North Korea threatened Japan with “nuclear clouds” and claimed the Japanese prime minister’s speech on stopping North Korea’s nuclear and missiles programs is a “suicidal deed.”
The threats were released via North Korea’s state-run media Korean Central News Agency. The comments are in response to Japan Prime Minister Shinzo Abe’s speech at the UN General Assembly on Sept. 20, over a week after the U.N. approved a new round of sanctions on North Korea, Daily Mail reported.
“We must make North Korea abandon all nuclear and ballistic missile programs in a complete, verifiable and irreversible manner. What is needed to do that is not dialogue, but pressure,” said Abe at the meeting.
— The Tattered Remnant (@hatedtruthpig77) September 23, 2017
Japan’s remarks at the meeting were meant to persuade the international body not to take the North Korea nuclear threat lightly. He emphasized how all previous negotiations and appeasement processes between the communist regime and the international community have not resulted in any cessation of North Korea’s weapons development.
“From the start. North Korea had never intended to abandon its nuclear ambitions.” Abe continued, “Over the course of more than a decade beginning in 1994, the international community continued its efforts towards dialogue with North Korea with great perseverance, first through the Agreed Framework, and later through the Six-Party Talks. However,what we had to learn is that during the time this dialogue continued, North Korea had no intention whatsoever of abandoning its nuclear or missile development. For North Korea, dialogue was instead the best means of deceiving us and buying time.”
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He mentioned the increased threat that North Korea’s claim of testing hydrogen bombs presents, and how a new approach is needed.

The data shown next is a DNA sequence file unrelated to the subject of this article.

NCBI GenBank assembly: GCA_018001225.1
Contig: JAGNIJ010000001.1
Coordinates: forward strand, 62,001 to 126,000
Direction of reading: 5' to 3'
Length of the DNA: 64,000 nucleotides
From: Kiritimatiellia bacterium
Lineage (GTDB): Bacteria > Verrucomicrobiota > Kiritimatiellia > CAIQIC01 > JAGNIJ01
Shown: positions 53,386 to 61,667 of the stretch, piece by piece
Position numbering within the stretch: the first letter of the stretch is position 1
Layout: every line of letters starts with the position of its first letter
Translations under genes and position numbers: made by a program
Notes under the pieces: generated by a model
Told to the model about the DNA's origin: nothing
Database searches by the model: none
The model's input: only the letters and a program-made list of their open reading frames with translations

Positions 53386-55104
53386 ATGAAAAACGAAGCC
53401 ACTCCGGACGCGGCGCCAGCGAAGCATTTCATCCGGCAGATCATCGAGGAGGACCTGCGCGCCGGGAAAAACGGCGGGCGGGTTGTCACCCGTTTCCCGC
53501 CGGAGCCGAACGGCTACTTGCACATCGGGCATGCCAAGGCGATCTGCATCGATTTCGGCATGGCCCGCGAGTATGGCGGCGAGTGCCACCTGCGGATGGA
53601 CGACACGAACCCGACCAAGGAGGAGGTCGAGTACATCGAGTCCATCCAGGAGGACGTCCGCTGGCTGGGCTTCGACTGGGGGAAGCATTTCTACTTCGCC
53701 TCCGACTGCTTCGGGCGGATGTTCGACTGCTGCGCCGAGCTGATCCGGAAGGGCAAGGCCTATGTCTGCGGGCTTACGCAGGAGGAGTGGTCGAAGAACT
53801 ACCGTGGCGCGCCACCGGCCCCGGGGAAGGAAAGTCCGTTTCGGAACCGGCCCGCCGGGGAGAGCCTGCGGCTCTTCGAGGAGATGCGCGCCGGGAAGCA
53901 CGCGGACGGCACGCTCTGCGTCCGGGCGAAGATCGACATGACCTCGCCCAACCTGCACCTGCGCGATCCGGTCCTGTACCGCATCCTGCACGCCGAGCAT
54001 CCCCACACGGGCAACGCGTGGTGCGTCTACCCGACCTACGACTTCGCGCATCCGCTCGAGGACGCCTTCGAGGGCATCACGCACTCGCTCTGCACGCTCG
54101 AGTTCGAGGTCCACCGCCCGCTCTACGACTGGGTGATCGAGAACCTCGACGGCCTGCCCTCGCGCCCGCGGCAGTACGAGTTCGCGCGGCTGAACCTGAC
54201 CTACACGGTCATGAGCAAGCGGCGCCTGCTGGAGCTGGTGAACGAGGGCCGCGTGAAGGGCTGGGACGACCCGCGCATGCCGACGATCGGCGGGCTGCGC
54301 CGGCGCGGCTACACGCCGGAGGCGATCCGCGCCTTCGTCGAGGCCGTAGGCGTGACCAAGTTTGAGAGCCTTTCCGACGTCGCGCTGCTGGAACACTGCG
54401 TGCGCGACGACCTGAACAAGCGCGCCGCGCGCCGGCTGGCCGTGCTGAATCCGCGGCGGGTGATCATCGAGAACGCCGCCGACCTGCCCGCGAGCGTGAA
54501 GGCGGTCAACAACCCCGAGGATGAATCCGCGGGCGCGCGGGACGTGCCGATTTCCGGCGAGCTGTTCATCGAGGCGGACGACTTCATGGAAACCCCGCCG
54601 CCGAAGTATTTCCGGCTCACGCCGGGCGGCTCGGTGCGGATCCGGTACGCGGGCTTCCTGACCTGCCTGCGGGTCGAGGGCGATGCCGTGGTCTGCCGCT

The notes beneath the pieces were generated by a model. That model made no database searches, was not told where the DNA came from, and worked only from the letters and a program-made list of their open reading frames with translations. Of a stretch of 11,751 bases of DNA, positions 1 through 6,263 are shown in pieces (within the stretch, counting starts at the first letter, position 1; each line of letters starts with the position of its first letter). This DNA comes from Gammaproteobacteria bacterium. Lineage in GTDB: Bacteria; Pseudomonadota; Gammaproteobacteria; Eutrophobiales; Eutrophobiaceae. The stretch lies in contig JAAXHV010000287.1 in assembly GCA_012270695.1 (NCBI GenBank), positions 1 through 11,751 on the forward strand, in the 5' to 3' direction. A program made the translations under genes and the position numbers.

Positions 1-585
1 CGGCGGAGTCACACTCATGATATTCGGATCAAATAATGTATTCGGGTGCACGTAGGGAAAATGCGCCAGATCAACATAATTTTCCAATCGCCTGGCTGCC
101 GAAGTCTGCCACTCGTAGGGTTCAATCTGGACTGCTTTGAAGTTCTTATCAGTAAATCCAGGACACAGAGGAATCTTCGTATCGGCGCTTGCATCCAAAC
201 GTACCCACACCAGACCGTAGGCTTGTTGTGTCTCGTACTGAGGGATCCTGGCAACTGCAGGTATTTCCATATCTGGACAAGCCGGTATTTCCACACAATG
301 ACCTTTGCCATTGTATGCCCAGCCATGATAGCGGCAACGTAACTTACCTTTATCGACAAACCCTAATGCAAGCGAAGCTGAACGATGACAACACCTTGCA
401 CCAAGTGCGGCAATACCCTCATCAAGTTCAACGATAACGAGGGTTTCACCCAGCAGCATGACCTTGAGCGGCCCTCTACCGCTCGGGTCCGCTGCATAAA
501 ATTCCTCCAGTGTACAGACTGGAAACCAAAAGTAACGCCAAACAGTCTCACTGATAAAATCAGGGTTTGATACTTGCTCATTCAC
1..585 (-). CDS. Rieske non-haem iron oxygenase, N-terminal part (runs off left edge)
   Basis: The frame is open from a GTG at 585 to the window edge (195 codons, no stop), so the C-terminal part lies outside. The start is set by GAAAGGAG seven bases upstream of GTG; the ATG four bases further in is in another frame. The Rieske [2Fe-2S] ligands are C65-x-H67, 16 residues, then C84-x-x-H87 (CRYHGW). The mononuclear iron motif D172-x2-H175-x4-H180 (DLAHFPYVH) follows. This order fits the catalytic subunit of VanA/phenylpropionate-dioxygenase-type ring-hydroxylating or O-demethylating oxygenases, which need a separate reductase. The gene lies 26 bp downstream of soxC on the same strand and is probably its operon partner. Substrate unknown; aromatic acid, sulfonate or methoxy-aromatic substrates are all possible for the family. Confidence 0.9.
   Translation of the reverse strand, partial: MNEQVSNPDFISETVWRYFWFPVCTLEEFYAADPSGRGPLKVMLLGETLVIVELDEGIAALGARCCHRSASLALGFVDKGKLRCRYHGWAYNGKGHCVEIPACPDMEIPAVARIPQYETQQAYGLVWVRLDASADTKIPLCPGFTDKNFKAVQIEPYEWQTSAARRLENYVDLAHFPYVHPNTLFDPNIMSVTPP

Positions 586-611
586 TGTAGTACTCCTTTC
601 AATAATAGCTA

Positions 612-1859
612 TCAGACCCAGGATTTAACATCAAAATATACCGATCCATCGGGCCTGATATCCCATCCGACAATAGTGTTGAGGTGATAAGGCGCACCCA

“This recent crisis is of an altogether different dimension qualitatively than those we have eluded every time some dictator has attempted to acquire weapons of mass destruction. North Korea’s nuclear weapons either already are, or are on the verge of becoming, hydrogen bombs,” said Abe. “Over the more than 20 years since the end of the Cold War, where and when else, and to what dictators, have we allowed such self-indulgence? As it turns out, it is only towards North Korea that this has been allowed.”
Despite two recent ballistic missiles that were shot over Japan, Japan’s minister of defense said he would not shoot down a North Korean missile shot into the air for a test unless it presented a direct threat to Japanese territory. The official said he would also consider shooting down a missile if it was targeted at an ally of Japan, Fortune reported.
North Korea’s response refers to Prime Minister Abe as a “headless chicken” and threatens to make Japan “the first victim of nuclear disaster in the world.”